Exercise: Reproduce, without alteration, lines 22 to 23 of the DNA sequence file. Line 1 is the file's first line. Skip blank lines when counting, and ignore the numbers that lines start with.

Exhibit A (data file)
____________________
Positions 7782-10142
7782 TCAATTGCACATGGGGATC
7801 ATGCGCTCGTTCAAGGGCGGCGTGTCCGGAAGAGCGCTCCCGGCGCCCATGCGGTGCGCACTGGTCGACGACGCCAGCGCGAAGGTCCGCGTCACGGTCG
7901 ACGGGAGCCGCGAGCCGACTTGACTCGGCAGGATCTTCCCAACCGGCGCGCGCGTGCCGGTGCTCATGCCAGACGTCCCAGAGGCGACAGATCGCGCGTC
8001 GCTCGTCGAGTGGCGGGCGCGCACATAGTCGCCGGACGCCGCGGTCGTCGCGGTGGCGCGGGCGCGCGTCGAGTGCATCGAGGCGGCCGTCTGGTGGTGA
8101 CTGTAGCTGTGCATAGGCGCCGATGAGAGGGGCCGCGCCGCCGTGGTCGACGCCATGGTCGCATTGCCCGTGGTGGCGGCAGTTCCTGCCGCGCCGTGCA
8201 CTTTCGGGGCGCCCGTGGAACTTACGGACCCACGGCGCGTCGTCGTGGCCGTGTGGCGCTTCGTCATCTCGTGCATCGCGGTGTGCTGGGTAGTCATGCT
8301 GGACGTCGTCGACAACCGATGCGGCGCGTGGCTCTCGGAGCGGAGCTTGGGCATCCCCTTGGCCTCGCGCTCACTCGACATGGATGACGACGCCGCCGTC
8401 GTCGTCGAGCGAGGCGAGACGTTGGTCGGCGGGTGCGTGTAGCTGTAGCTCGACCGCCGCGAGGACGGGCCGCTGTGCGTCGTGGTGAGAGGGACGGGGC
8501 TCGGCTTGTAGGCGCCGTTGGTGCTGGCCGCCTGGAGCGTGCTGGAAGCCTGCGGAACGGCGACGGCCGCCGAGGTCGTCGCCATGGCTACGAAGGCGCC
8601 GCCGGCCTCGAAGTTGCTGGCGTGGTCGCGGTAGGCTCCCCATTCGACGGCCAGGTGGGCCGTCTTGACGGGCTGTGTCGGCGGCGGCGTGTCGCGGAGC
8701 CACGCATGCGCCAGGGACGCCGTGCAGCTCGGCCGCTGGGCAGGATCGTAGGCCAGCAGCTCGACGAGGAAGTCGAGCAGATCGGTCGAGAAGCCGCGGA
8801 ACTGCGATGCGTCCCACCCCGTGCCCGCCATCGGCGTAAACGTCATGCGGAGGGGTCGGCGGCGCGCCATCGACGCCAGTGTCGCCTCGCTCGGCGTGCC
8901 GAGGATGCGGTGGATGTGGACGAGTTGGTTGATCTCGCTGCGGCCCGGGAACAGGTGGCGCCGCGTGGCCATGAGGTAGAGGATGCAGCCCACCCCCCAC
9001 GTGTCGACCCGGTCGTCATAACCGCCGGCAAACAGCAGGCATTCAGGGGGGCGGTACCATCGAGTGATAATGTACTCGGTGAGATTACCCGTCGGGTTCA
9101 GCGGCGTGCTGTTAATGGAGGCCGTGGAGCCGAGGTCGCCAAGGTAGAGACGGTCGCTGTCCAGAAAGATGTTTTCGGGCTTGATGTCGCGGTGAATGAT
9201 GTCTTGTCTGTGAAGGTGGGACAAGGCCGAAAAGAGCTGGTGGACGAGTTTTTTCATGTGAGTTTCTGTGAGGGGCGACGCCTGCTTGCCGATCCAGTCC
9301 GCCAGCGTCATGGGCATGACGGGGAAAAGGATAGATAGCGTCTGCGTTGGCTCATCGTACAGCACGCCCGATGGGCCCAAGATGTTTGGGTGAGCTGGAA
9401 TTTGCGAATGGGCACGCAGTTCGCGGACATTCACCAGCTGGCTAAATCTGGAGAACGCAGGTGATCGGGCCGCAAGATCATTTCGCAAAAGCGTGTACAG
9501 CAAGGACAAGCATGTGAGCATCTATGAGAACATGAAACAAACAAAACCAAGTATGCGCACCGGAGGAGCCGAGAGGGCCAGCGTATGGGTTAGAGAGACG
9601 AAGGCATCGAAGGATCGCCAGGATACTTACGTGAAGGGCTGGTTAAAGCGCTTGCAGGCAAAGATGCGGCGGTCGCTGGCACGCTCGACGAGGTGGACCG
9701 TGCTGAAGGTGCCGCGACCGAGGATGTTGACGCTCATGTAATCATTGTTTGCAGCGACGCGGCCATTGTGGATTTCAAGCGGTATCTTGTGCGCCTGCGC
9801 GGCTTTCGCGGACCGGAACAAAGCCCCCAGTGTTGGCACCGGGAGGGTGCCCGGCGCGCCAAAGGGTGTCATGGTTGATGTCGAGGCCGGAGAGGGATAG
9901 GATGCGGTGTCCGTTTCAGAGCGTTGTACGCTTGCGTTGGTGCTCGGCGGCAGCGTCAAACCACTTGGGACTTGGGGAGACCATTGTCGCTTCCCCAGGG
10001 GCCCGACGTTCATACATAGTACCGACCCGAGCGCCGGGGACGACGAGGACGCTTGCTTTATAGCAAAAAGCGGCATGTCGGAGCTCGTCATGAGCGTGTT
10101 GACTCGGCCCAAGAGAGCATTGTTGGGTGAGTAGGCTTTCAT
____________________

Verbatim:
9701 TGCTGAAGGTGCCGCGACCGAGGATGTTGACGCTCATGTAATCATTGTTTGCAGCGACGCGGCCATTGTGGATTTCAAGCGGTATCTTGTGCGCCTGCGC
9801 GGCTTTCGCGGACCGGAACAAAGCCCCCAGTGTTGGCACCGGGAGGGTGCCCGGCGCGCCAAAGGGTGTCATGGTTGATGTCGAGGCCGGAGAGGGATAG